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Department of Biomedical Engineering


Devendra Bajaj, Ph.D.
Postdoctoral Research Associate
Department of Orthopaedics, UMDNJ-NJMS


Tooth: A tough natural biocomposite


The structural integrity of load bearing (i.e. hard) tissues of the human skeleton and teeth is important for healthy living. With this in mind, there is significant interest in understanding the response of mineralized tissues to the applied loads (cyclic or sustained) encountered in function. Unlike bone, tissues of the human tooth cannot undergo remodeling i.e. cannot repair damage. Therefore, tooth tissues must achieve resistance to crack growth by the arrangement of their organic and inorganic constituents into densely packed hierarchical structures. This talk will focus on the mechanistic aspects of crack growth in tissues of the human tooth (i.e. enamel and dentin) and establish the importance of their microstructure.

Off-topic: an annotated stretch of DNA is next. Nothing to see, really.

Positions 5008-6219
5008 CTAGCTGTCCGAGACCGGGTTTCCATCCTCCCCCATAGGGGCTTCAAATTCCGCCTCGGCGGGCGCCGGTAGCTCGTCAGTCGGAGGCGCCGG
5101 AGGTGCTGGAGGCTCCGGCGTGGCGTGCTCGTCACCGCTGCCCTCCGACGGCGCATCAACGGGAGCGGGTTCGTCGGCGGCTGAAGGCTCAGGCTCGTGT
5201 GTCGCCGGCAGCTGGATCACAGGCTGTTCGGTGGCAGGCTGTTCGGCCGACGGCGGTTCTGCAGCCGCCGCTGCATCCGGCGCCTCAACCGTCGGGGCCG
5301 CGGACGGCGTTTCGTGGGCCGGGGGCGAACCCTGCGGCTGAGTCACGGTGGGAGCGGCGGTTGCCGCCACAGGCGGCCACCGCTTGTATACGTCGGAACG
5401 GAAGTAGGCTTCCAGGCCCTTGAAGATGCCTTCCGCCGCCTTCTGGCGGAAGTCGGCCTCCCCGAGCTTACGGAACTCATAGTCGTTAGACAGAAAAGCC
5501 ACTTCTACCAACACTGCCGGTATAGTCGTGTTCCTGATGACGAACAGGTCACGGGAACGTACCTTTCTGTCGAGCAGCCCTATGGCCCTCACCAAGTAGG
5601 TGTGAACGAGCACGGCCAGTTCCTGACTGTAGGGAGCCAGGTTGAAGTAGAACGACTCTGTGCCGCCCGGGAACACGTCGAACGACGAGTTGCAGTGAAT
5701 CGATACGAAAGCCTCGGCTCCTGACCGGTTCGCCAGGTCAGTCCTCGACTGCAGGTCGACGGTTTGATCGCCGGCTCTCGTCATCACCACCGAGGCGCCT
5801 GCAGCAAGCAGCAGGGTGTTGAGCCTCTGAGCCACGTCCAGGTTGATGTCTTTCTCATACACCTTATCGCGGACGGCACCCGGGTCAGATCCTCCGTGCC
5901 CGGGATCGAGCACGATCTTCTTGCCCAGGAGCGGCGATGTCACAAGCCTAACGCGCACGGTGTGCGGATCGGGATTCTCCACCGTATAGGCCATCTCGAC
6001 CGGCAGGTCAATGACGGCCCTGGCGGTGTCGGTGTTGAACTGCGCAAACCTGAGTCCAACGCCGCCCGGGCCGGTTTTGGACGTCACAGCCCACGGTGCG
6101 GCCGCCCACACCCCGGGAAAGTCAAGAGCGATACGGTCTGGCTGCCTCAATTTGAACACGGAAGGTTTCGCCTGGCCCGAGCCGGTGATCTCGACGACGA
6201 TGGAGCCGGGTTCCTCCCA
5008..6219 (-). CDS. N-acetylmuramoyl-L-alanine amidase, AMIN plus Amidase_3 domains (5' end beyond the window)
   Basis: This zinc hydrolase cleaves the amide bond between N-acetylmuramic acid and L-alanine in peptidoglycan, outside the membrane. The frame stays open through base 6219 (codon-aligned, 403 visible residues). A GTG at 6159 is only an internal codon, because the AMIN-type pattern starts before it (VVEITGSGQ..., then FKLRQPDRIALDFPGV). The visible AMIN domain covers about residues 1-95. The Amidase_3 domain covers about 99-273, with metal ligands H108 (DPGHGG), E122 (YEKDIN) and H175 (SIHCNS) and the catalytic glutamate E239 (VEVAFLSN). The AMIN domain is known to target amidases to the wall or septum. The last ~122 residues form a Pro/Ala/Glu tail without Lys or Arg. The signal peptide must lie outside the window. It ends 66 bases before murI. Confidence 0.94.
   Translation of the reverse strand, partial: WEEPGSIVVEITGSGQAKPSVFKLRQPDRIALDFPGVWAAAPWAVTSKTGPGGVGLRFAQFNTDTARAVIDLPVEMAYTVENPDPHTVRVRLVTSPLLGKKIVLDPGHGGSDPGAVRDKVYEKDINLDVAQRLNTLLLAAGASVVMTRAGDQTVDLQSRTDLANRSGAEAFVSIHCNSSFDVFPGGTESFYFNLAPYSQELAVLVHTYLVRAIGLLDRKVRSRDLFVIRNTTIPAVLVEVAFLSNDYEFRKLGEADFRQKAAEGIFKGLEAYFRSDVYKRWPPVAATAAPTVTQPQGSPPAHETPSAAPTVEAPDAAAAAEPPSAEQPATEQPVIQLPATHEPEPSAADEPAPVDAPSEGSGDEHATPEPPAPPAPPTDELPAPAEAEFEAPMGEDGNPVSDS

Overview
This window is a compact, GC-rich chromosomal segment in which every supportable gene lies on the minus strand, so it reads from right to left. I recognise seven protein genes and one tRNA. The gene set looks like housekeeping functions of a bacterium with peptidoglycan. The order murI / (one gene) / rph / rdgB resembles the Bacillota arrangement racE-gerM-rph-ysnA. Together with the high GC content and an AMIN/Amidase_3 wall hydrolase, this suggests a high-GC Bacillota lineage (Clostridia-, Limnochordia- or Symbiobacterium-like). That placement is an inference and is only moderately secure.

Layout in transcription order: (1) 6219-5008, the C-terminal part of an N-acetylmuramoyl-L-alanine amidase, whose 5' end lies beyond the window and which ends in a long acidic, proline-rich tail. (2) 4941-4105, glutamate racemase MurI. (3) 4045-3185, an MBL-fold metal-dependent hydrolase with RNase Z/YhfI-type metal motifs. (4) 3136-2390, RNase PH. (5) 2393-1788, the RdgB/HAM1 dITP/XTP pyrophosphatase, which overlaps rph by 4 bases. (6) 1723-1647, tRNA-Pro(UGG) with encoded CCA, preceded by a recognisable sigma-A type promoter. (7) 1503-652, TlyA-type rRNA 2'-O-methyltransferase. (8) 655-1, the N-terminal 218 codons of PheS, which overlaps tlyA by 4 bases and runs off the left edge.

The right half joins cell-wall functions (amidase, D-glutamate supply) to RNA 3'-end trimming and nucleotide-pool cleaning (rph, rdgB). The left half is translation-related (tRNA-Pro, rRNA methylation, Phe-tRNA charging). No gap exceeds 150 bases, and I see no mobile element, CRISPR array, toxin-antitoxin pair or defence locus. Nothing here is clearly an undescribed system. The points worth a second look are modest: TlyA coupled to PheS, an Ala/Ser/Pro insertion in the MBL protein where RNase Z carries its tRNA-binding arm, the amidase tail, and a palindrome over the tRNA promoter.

Novel experimental techniques were used to enable stable crack extension in tooth tissues and the fatigue crack growth and fracture toughness properties were quantified. Results showed that both enamel and dentin enroll a combination of extrinsic and intrinsic toughening mechanisms that resist crack extension and impart toughness. However, the extent of toughening and contribution from individual toughening mechanisms is significantly influenced by age and microstructure of the tissue. Results from this work have implications for the development of new bio-inspired composites and ceramics for engineering and biomedical applications. Finally, the talk will provide an overview of the projects that are on-going in our lab at UMDNJ.